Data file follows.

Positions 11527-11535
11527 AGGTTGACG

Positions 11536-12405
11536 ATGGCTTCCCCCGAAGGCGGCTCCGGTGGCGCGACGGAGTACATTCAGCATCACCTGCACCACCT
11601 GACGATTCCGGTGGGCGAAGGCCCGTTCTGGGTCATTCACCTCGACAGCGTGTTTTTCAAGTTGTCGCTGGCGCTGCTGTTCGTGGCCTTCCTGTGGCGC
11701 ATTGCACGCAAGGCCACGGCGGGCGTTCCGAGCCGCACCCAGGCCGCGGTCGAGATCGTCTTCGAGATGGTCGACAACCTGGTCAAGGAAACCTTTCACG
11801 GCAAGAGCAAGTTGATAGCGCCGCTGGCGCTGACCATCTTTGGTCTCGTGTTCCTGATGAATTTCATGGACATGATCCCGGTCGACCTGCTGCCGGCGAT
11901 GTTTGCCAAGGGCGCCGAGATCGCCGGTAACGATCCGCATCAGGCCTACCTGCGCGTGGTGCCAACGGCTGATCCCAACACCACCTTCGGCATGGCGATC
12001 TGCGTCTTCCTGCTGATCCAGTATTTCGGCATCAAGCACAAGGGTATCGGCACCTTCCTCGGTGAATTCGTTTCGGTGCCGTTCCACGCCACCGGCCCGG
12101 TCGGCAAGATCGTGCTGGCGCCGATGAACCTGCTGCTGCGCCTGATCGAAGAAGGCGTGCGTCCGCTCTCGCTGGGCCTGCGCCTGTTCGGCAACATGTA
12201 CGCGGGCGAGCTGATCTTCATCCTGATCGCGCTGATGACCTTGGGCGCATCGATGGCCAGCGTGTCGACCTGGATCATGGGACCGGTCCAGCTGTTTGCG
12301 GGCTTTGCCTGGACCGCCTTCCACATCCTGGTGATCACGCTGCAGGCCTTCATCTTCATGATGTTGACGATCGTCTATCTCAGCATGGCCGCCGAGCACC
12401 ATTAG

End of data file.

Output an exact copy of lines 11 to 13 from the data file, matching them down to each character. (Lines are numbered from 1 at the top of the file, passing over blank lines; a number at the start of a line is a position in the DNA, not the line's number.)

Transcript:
12201 CGCGGGCGAGCTGATCTTCATCCTGATCGCGCTGATGACCTTGGGCGCATCGATGGCCAGCGTGTCGACCTGGATCATGGGACCGGTCCAGCTGTTTGCG
12301 GGCTTTGCCTGGACCGCCTTCCACATCCTGGTGATCACGCTGCAGGCCTTCATCTTCATGATGTTGACGATCGTCTATCTCAGCATGGCCGCCGAGCACC
12401 ATTAG